Actually, I'm beginning to think that seduction is very definitely a part of my life now I'm writing full time, and who could complain about that? So, while I'm here I'd also like to bring your attention to my first UK release (of my first sale book, and the first in my New Zealand Knight's mini-series--Yay!) THE BOSS'S CHRISTMAS SEDUCTION. It's a November release in the omnibus SEDUCED BY CHRISTMAS together with the gorgeous and talented Sandra Marton. I can't believe I'm saying this in October... but Jingle Bells! Everyone!

Ooh, is that a splinter?

Thursday, October 11, 2007

Oh Those Many Genres I Write - Jennifer Ashley

I’m often asked what is my favorite genre to write. I always scratch my head, because I have no clue.

I write romance, mystery, mainstream, and scifi/fantasy. Within romance I write historical, contemporary, paranormal, futuristic, and erotic.

Which is my favorite? I don’t know!!!

I love romance because--Gotta love those heroes! Most of my romances are hero-centric; it’s really the hero’s story. I love coming up with those lonely, powerful hunks of men just waiting to meet their perfect match. I love writing the banter between h/h that becomes a purr as they draw closer together…

Then I start itching to get very, very sensual, and I slide into erotic romance. No holds barred—these people can get down and dirty, usually with the hero teaching the heroine all he knows . . .

I think historicals and erotica are made for each other, so my romance leaps back into the past, when no one was interrupted by cell phones and people talked to each other instead of watched other people talk on television…

But I like the fantasy of magic and supernatural creatures like dragons and werewolves, where the heroine discovers that the hero is a creature of darkness. . .

But when things get too dark, I start wanting funny, upbeat stories where the heroine has to juggle dreams of her magnificent dark hero with the reality of commuting to work and wallpapering her closet.

And then, I start hankering to write a gritty plot-centered story where one rather quirky character is smart enough to solve the mystery and save the day—having a romance along the way, of course!

And then there are the historical mainstreams where I can write about something that really did happen. Here the challenge is making the historical figures come alive, making the tale interesting and suspenseful, even when we all know the outcome.

In my latest novel, The Queen’s Handmaiden, there are only four fictional characters: the heroine, her parents, and the hero. Everyone else is real, and their story unfolded as I tell it.
Of course, I give my fictional heroine a romance with the hero! How could I not?

So I come all the way around the circle back to romance.

Oh, I gotta love those heroes!!

Jennifer Ashley
Author of the bestselling Immortals series, award-winning mysteries and romances, and winner of RWA’s RITA award for novel with romantic elements.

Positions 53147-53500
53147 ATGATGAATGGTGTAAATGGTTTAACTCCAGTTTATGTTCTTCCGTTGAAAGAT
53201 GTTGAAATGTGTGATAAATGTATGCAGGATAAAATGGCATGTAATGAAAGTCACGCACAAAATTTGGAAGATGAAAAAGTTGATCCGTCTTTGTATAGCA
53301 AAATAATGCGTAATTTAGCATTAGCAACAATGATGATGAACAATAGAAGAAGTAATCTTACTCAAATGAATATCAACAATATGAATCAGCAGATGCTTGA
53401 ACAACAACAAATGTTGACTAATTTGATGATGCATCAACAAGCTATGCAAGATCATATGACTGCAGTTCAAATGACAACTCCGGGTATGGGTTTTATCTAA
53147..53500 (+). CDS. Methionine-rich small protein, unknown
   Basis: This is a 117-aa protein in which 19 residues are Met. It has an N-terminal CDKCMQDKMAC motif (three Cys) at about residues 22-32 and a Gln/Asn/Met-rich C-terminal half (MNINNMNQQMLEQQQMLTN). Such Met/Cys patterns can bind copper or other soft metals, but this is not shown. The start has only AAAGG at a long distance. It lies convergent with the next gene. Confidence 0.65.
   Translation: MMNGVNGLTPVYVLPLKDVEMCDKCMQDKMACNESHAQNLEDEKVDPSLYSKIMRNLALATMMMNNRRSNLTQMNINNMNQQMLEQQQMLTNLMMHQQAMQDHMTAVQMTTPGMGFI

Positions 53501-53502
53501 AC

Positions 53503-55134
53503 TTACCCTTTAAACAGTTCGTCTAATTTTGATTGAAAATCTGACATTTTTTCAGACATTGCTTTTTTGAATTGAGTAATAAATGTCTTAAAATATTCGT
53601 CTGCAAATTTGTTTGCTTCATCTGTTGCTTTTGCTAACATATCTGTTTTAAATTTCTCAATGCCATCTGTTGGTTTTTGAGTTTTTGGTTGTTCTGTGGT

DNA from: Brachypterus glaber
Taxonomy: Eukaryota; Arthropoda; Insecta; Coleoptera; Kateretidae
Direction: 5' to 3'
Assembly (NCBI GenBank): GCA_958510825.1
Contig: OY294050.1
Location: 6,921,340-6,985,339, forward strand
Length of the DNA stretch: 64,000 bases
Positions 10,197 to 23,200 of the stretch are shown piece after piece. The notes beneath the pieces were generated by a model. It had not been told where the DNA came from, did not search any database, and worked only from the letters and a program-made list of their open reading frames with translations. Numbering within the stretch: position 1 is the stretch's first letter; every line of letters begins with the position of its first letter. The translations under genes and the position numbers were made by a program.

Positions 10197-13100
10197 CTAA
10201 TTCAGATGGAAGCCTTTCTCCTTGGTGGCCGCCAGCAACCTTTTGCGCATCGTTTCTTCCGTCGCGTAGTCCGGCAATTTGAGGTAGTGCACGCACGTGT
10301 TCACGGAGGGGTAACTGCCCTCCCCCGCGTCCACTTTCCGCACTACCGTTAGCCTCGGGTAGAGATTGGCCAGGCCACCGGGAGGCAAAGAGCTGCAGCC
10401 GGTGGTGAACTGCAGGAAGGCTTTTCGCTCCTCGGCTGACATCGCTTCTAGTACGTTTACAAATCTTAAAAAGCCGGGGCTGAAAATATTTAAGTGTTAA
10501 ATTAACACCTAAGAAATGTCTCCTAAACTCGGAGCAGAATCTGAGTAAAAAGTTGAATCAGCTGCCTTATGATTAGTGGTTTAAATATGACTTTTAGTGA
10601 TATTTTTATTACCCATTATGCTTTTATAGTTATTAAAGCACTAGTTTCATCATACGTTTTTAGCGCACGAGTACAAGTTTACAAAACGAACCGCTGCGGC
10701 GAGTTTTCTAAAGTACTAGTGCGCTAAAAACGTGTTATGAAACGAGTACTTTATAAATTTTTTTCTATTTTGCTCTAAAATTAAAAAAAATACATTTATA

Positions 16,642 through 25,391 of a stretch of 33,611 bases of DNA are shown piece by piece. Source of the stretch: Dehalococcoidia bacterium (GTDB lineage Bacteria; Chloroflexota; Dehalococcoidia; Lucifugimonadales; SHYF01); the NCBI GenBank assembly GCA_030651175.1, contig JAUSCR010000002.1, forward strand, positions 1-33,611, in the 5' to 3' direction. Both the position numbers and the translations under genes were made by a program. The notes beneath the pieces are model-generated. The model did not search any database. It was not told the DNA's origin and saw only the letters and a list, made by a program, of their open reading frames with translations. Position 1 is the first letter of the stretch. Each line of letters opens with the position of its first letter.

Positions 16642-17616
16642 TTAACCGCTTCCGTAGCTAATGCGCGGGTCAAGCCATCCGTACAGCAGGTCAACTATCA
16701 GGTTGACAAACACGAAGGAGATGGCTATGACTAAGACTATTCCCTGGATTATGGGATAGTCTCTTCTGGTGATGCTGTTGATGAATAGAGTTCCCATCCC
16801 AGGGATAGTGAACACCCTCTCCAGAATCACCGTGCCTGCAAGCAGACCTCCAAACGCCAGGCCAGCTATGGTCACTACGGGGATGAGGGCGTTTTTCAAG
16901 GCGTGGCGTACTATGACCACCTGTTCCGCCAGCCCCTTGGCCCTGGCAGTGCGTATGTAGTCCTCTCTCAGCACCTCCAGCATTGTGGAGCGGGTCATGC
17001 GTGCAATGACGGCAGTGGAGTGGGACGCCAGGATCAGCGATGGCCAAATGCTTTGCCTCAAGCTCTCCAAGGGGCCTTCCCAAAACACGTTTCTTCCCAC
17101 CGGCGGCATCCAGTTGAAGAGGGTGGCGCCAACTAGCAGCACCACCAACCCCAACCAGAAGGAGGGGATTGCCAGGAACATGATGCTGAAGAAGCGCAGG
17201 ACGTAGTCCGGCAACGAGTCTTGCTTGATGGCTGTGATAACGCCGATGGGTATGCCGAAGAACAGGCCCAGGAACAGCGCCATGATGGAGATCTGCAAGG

Wednesday, October 10, 2007

The Heroine in the 21st Century

What makes a heroine different in today's world?

Recalling the romance classics from Mills and Boons, the Harlequins of the 60s, the sweeping historical epics in the 70s, through to the Dynasty and Dallas-type 80s glitz, to Silhouette's American girl-next-door series, and up to Harlequin's Kimani romances...we've come a long way.

And yet, have we come far enough?

We've had the meek, stuttering heroine who swooned when the hero looked her way.

We've had the heroine who liked it rough (some would call it rape).

We've had the heroine who cut her hair or dressed as a boy to be accepted and act on her independence.

We've had the range from the penniless heroines to queens of their nations. The spinstered governess takes her place next to the business executive.

Our heroines' goals and conflicts have been updated to reflect the reality of women's independence. Even in the bedroom with the hero, she will not be dominated. No actually means no. And the heroine can be the one to produce a condom before consummation without shock and distress.

Now that we are only just beginning this century, we've already seen a colorful quilt of heroines from various ethnic groups. Not enough, in my humble opinion, but I think we are moving forward at a healthy clip to re-define the heroine in the 21st century.

And as always, the classic romance story will remain timeless.

Michelle Monkou

Tuesday, October 09, 2007

Books or Movies?

Which is better, the book or the movie?

My first reaction is to say the book. Definitely the book! Often when I compare a book to the movie made from it, I see how much richer and deeper the book is--we get inside the character's heads, there are layers of motivation and plot not even touched upon in the movie, and so much more detail.